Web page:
Expedition guidelines, Mount everest expedition plan, including information on environment, climate, equipment, physiological demands, medical considerations, preparation and training.

Essay by chubbyUniversity, Bachelor's November 2003

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Standing at 8848m above sea level, Mount Everest is the highest mountain in the world. Humans have tried to conquer Everest since the early 1900's however it was not until the 29th May 1953 that Sir Edmond Hillary, John Hunt and Tenzing Norgay officially reached the summit. George Mallroy was said to have climbed Mount Everest in 1924 however there is still controversy whether or not he succeeded. The first woman ever to climb Everest was Juko Tabei who climbed the mountain in 1975. (Microsoft Encarta, 1999)

Mount Everest is situated on the border of Tibet and Nepal. The name Everest is stemmed from the British engineer, Sir George Everest, who surveyed the Himalayas from 1829 to 1843. (Hutchinson Educational Encyclopedia, 2000)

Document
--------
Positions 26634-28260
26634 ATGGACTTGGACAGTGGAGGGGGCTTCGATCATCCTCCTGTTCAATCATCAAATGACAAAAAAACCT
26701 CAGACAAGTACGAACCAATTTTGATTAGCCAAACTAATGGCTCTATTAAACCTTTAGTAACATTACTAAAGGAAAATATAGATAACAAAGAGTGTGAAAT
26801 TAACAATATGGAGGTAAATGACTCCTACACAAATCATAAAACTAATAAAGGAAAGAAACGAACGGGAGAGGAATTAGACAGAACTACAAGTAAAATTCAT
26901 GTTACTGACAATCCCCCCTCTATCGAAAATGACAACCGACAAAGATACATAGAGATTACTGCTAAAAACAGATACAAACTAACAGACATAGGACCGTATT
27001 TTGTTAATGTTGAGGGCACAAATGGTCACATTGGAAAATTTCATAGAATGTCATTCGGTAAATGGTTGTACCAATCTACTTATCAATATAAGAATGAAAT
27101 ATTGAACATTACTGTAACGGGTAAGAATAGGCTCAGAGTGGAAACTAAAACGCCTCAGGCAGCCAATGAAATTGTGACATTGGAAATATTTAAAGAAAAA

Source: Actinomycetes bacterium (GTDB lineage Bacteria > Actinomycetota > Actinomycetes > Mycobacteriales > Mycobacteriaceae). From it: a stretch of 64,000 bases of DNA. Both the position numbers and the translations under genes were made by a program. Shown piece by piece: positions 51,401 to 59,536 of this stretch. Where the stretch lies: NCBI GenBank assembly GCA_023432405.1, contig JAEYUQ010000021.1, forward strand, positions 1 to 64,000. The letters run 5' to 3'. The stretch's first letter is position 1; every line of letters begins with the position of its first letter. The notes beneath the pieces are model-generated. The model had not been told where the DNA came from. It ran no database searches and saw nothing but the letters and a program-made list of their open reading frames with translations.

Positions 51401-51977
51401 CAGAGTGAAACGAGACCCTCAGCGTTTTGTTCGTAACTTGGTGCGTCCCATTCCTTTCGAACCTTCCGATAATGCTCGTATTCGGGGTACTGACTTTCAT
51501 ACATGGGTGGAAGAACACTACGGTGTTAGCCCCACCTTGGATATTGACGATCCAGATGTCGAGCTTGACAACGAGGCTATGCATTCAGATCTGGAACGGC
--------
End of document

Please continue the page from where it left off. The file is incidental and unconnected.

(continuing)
The route for this expedition to mount Everest is shown in figure 1. On route to the summit, after leaving base camp, 4 camps will be established.

From base camp the route of the expedition will take us on the Khumbu glacier past the Khumbu ice fall. The first camp will be established at 5000m, where we will stay for around 3 weeks. Camp 2 will be established at 6500m and camp 3 at 7300m, near the cirque of the Khumbu glacier. The final camp, camp 4 is to be set up at 7900m, situated below the south col. (Microsoft Encarta 1999).

Figure 1 - Route to the summit of Mount Everest (Microsoft Encarta, 1999)

Briefing on Expedition


Every aspect of the climate on Everest is extreme. In winter the average temperature is around -36o however temperature can drop as low as -60o. In summer months the average temperature is around -19o. As a result of these extremely low temperatures there is constant snow and ice cover on the surface of the mountain. Even in...